From Research to Practice: How IFSA Member Julian Geisel wants to Apply his Master’s Research on Small Forests in his New Job

Picture by Julian Geisel

Julian

Julian recently graduated from Oregon State University with an MS in Forest Ecosystems and Society and an MS in Wood Science and Engineering. He conducted his research investigating strategies for generating income and structural diversity in small forests in 5 counties of Central Western Oregon. During the IUFRO 125 Anniversary Congress, Julian told the Tree News why he decided against a likely job as technical head of a forest botanical garden and chose instead to manage a forest for a small community in the German federal state Sachsen-Anhalt.

How come that you moved to the village of Sieben Linden to become manager of a 70 ha small-scale community forest?

Through my research I learned a lot about small forest management and became very passionate about the topic. Having the chance to practically apply some of the techniques I observed during my research sounded very appealing to me. I learned about the community through my wife, a dance teacher, who had lead workshops in the seminar center in Sieben Linden. She told a community member about my work in Oregon and the community was interested in meeting me to discuss opportunities for my involvement in the management of their forest. I spent two days working with the forest team, we clicked, they offered me a job. It was not an easy decision, since I will remain on the minimum wage-level after three years of studying. However, I feel really drawn to this opportunity. I have a good feeling because I can really sense that these people are interested in my expertise and open to experimenting with alternative practices. Sieben Linden is a small community (100 adults and 40 kids) and very proactive when it comes to eco-conscious living. They are sixty percent self-sufficient with food and have some projects going on in the realm of waste use and building solutions. Plus, life is simple there. My wife and I decided to give it a try, since we did not have the opportunity to spend much time together during my studies in the United States and this opportunity enables us to try something completely different together. However, we are also fully aware that this plan ultimately stands and falls with our compatibility with the community. I have signed the contract until next March and then we will assess our situation again.

What are main areas you will be working with in your new job?

In the long-term the community would like to be fully self-reliant with firewood. However, in its current form, the forest does not lend itself very well to firewood, as it is mainly composed of mature pine trees, whose size inhibits the community from applying sensitive forms of harvesting (they currently rely on horse logging). Also, the plan is thus to slowly convert the forest from pine to broadleaf tress. Cutting firewood, and tending those new stands will thus be a major task, along with finding solutions for sensitive harvesting of mature trees. Adding a log arch might be one solution here. I will have to assess that once I start the job in October.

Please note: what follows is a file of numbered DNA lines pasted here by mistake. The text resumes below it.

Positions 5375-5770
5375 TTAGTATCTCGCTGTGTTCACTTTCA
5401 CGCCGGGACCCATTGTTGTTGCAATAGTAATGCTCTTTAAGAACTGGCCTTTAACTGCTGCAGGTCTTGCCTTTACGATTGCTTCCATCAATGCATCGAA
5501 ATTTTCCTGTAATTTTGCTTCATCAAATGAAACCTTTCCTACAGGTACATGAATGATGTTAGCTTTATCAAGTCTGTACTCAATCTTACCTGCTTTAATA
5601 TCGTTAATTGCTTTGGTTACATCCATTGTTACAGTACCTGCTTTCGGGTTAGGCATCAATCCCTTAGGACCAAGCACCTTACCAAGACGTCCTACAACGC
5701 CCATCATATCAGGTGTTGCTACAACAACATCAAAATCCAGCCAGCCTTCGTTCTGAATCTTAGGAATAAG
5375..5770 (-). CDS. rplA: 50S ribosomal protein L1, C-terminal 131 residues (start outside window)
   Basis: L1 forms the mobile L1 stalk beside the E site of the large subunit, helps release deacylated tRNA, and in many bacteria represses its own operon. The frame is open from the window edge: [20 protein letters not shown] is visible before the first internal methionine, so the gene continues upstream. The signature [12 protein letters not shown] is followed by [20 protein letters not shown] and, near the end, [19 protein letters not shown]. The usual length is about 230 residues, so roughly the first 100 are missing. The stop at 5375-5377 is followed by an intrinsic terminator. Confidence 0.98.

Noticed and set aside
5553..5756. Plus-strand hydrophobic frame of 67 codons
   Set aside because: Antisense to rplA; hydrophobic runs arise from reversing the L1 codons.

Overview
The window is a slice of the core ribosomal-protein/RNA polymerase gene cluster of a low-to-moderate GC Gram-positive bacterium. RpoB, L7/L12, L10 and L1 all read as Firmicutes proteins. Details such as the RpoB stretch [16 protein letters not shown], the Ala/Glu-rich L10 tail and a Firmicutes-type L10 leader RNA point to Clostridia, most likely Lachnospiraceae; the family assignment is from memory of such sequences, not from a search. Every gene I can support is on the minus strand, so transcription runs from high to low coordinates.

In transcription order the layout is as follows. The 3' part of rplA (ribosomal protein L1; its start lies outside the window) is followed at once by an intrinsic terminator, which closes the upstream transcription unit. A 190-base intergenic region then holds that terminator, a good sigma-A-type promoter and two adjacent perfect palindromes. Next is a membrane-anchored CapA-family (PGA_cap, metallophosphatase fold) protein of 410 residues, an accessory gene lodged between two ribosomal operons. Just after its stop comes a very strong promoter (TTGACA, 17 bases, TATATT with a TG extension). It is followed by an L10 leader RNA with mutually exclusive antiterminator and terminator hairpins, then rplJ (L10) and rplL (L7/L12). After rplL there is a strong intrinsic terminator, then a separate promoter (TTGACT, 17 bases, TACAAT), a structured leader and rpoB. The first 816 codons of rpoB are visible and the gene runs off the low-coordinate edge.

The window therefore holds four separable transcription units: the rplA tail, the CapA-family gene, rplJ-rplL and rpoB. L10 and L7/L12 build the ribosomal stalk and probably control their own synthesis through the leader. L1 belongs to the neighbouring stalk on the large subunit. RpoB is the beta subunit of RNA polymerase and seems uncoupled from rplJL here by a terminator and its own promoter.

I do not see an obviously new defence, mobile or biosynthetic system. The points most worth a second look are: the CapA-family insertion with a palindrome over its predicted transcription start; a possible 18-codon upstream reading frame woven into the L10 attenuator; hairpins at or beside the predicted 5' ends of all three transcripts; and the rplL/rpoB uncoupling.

Do you feel that your ideas resonate with the visions of the community?

Yes, I think so. But I am also fully aware that some of my ideas might be met with resistance. For example, their horses are not the youngest ones and I do think that at some point it would really be more feasible to switch to an ATV to pull the logs. We will see whether they like the plan or not. So there will likely be situations where I have to confront their visions with practical solutions.

What are your long-term visions with this new position?

It is a 25-hour position, which I have deliberately chosen in order to devote some time to publishing my MS research. My dream would be to stay in touch with research institutions in order to link my practical work in small forests with the collection of data. Plus I could continue to be part of IFSA and IUFRO. Pursuing my doctoral studies in the area of small scale forestry is something I can definitely see myself doing in the longer term.

Julian can be contacted at [email protected]

The author, Meike Siegner, studies at the University of British Columbia and can be contacted under meike.siegner.ifsa(a)gmail.com

The official profile of IFSA. The International Forestry Students' Association is a non political, non religious and non for profit organization that brings forestry students from all over the world in a wide spectrum of activities.

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